Roche contends that the Board abused its discretion in revoking his license and, further, that he was denied due process of law by being compelled to proceed without counsel, by an impermissible commingling of the prosecutory and adjudicatory functions at the December, 1973 hearing and by the Board's failure to issue its adjudication and order until nearly four years after the original hearing.

Roche appeared without counsel at the December, 1973 hearing under the belief that the hearing was to be postponed because of the hospitalization of the complainant's attorney. When he arrived at the hearing, however, he was informed that the hearing was to proceed and that he could have a one-hour continuance in which to secure the presence of his attorney. When he was unable to contact his attorney, he advised the Board that he did not wish to proceed without counsel, but the hearing proceeded and he filed no formal complaint, trying to represent himself as well as he could.

The Board contends that the citation and the notice of hearing provided Roche with notice of the purpose and possible outcome of the hearing and of his right to be represented by counsel and, further, that Roche had indicated, in response to questions put to him at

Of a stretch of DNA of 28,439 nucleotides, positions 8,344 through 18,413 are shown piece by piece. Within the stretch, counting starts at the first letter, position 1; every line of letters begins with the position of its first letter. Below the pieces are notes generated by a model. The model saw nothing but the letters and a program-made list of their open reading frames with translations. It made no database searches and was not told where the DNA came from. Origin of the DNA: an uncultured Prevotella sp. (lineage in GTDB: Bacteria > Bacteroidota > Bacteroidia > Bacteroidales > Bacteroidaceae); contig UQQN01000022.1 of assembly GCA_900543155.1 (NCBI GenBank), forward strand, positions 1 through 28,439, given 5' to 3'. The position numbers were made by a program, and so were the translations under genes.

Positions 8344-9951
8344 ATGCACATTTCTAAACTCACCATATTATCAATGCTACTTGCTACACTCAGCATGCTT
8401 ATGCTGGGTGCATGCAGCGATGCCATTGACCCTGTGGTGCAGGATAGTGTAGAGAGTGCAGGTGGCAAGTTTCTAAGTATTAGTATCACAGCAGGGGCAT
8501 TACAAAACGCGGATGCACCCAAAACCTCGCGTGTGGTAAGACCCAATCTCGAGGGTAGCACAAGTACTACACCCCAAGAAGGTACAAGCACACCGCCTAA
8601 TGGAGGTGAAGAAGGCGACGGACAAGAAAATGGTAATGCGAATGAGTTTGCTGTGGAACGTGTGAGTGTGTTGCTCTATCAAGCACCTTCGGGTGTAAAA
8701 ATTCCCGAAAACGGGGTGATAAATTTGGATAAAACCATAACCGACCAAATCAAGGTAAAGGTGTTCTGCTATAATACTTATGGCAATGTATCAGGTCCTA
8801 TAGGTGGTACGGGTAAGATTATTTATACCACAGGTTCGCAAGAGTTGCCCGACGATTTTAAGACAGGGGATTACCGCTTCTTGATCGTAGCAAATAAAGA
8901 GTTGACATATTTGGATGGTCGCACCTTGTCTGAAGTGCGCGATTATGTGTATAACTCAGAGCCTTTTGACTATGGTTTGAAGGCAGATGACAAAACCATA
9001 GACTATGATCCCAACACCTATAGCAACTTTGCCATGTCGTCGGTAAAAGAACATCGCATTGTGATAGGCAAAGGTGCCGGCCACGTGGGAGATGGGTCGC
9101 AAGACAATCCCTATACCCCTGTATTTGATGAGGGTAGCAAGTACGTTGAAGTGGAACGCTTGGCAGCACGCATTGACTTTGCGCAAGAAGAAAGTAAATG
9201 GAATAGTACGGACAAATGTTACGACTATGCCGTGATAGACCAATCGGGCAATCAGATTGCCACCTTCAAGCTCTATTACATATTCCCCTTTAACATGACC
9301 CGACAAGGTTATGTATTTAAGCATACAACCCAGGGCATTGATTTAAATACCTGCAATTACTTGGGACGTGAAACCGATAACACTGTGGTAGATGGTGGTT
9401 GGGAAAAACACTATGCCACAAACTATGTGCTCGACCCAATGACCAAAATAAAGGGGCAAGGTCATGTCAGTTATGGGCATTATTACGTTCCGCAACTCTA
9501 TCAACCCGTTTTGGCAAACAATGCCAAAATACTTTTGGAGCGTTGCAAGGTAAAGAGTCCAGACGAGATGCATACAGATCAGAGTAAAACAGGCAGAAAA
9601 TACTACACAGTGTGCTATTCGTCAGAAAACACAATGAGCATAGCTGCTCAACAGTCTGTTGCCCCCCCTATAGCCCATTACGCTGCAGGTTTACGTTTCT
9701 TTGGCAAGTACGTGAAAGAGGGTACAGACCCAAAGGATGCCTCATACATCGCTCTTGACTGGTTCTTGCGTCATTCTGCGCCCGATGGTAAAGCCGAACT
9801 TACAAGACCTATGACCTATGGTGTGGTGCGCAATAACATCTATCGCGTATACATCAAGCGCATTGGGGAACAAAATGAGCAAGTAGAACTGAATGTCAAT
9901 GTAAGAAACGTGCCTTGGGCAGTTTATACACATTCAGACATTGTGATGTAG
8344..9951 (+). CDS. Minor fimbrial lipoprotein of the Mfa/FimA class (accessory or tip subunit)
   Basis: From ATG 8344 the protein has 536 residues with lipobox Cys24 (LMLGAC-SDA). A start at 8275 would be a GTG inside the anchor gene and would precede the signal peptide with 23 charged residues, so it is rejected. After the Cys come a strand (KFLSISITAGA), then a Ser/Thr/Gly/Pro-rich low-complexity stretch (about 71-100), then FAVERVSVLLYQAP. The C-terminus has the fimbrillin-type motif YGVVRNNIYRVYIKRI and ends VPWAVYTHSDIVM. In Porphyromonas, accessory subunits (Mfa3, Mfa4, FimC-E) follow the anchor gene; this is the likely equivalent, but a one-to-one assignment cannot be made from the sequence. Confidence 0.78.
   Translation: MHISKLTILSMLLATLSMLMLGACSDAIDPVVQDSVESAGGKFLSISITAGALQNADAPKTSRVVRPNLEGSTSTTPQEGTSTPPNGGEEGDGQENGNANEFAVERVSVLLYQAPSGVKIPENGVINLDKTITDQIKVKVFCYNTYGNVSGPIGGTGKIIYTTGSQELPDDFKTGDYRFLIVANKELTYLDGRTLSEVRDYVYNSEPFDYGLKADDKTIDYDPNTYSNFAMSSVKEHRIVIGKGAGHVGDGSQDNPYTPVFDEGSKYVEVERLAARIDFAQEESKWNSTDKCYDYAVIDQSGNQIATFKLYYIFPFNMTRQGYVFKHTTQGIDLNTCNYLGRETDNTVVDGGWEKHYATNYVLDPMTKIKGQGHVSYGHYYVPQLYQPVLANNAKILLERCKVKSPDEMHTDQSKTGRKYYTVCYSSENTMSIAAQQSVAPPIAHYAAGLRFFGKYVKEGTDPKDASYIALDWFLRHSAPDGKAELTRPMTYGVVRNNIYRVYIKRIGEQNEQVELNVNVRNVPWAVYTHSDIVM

[ 63 Pa. Commw. Page 132]

    the outset of the hearing, that his ultimate decision to proceed without counsel was not due to duress or pressure exerted by the Board. While these assertions of the Board are factually correct, they must be examined in light of the hearing record as a whole, which indicated that Roche's understanding of the nature and dimensions of the hearing were altered by information given him by the secretary of the complainant's attorney. After being sworn, he stated that, at the behest of his own attorney, he had contacted this secretary, and had spoken with her three times during the week preceding the hearing. He further stated that on the day before the hearing, she had told him that the assistant attorney general of the state had called and said that, although the complainant's attorney had postponed the hearing, Roche must still appear. In view of the fact that at least one of the two informal hearings scheduled during the preceding year had not transpired,*fn2 it is not surprising that, at the time of his arrival at this 1973 hearing, Roche believed that, due to the turn of events, he was now appearing for another informal hearing. We believe, therefore, his appearance without counsel was not an arbitrary decision on his part but rather, was the result of misinformation he received while diligently attempting to determine whether or not the then scheduled hearing would be affected by the hospitalization of the attorney for the complainant.*fn3 He was informed at the hearing that "the Board's position now is that we are willing to continue this hearing for one hour to give [Roche's attorney] an opportunity to be here. Now, if he wants to make any formal request, it's up to him to be here to make such formal request."*fn4